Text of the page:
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Her Space Holiday – Self Titled

Another long time artist seemingly adored only by their small but heart warningly devoted fan base, Californian based  musician and electronic artist of the indie way of life Marc Bianchi, known as Her Space Holiday, has been throwing us uniquely composed, beautifully written work since the late nineties. His 2008 album ‘XOXO, Panda and the New Kid Revival’ saw him pack up his computer and dust off an acoustic guitar amongst many other instruments, essentially turning him into a backwards Sufjan Stevens. Sadly this year marks the end of his 15 year career under the recording moniker. Is his final, self-titled, self-released album a celebration of his tenure or a botched final blowout?

In keeping with everything else he’s made, the album impresses lyrically from the first song ‘Anything For Progress’, the words “She tells me that time will heal all our wounds, she points to her heart and says here is proof” allude to the consistent tone of the song writing for the whole record; a series of innocent romance tales charm in the same way a quirky cartoon would, with the less darker and adult oriented storytelling once again left in the past, though in particular reference to times passing the later tracks do indeed tread with dreaded deeds. With uses of names perhaps in Bianchi’s memory it’s arguably one of his most personal worded efforts,  but because of its significance as a curtain call it is then self-aware of its importance to a great deal of people, least of all it’s hard-life worn writer.

Fascinating about the album is the progression from a simple, plucked ukulele opening to a near orchestra like assortment of instruments (in a single song no less), its upbeat nature sounding like a more fleshed out Mouldy Peaches, with the song ‘Come On All You Soldiers’ an anthem of ascension into a true plain of happiness, one I’d would choose over the sometimes cold manner of the electro beat. The slowdown of such compositions happens in the mid-section, with number ‘The Candle Jumped over the Spoon’ a song one can only play best on the front porch on a hot night (preferably with a banjo).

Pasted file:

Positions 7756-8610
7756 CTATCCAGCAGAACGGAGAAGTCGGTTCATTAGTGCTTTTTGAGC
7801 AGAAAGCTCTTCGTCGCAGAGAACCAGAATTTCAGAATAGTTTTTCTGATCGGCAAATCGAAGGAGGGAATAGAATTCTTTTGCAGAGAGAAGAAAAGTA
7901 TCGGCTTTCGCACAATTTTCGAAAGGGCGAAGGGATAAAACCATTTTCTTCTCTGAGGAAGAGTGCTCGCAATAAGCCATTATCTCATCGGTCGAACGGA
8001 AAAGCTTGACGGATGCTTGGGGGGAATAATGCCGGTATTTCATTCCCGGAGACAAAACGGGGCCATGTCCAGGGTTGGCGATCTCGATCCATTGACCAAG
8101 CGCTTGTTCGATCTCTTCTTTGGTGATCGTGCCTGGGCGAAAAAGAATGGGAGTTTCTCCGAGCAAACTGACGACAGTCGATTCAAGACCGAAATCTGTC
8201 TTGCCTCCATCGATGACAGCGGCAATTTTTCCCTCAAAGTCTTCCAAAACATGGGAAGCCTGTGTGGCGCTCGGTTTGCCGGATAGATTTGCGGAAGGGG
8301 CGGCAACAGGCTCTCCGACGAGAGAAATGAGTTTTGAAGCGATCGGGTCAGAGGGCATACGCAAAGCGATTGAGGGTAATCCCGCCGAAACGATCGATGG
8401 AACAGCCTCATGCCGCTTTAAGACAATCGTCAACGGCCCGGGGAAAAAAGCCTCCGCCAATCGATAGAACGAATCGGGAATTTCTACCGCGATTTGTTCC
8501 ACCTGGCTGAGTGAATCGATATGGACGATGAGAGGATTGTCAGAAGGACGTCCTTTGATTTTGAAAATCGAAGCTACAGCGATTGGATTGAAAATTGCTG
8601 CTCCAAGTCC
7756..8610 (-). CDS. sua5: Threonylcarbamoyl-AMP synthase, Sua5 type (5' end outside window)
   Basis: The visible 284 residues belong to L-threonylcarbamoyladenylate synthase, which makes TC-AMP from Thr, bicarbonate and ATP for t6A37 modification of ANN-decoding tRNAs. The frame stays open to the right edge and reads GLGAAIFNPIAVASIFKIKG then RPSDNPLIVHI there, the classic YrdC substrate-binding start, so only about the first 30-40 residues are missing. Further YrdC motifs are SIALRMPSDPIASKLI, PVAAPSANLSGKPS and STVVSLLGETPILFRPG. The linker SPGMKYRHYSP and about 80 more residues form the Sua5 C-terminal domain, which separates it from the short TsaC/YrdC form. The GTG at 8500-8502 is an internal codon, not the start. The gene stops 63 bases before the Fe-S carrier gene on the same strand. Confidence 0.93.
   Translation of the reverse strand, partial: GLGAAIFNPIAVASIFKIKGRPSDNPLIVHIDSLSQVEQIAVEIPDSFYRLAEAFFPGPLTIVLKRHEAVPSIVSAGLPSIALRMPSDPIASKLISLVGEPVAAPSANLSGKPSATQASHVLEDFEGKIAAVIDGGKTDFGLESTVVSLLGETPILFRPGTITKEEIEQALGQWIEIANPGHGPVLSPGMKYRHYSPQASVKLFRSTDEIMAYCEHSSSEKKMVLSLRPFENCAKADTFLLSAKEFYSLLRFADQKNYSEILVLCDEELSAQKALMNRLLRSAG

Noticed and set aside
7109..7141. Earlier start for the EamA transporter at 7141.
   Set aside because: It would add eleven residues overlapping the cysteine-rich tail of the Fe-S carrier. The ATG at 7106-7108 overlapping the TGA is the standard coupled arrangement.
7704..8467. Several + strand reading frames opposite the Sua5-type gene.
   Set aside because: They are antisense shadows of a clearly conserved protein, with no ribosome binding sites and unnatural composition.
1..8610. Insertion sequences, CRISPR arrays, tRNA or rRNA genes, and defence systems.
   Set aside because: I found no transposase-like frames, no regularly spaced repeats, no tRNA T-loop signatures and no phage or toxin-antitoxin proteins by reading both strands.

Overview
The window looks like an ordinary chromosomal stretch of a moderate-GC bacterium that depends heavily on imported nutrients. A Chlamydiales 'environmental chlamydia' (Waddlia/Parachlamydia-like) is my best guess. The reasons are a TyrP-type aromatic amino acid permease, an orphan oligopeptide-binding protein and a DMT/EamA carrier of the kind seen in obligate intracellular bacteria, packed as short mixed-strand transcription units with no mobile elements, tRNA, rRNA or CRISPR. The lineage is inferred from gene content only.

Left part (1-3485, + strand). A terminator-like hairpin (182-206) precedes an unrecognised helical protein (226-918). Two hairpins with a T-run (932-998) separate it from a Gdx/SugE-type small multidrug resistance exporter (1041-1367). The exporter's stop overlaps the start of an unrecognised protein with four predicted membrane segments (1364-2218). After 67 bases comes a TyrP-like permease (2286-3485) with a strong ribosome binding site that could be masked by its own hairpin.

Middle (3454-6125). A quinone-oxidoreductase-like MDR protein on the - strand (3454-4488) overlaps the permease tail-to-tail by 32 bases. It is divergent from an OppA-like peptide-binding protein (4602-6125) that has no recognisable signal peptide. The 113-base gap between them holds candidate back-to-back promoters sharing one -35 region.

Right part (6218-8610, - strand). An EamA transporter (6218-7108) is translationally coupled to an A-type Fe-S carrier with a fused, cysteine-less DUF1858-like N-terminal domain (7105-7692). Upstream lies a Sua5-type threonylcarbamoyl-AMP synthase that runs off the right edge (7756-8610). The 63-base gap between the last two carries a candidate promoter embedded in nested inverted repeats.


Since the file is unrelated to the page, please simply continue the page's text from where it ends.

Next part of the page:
‘Ghost in the Garden’ seems appropriately titled as it resurrects the synthesizer and brings the release full circle, its constant brooding bass keeping it from diving into moroseness. The personal pick of the litter is ‘The Bullet, The Battle, The Trigger, The Barrel and Me’, one of those near perfect efforts in which well written lyrics surround an impeccable melody kept simple and subdued, but letting go in the final moments. Sadly, whilst final track ‘In The Time It Takes For The Lights To Change’ is a nice tune it’s not the phenomenal finisher one would hope for, not just for an album but for the whole of HSH.

The modest yet mixed list of instruments do well to boost HSH’s shortcomings in the vocal department, but to help are the backing vocals of a very cute sounding female singer, who’s ‘ba da’ing solo in the opening track an oddly catching section.

Everything you’d want in a final outing, Her Space Holiday’s last album stands as one of the finest in his catalogue and deserving all efforts of gratitude from fans new and long time. I envy people who perhaps discover him through hearing it; you now get to travel backwards from finish to start and learn to know his fantastic music in a totally new way. Good for you.

Her Space Holiday can be bought and listened to in both digital and hard copy at:

Her Space Holiday Band Camp

Words > Graham Ashton

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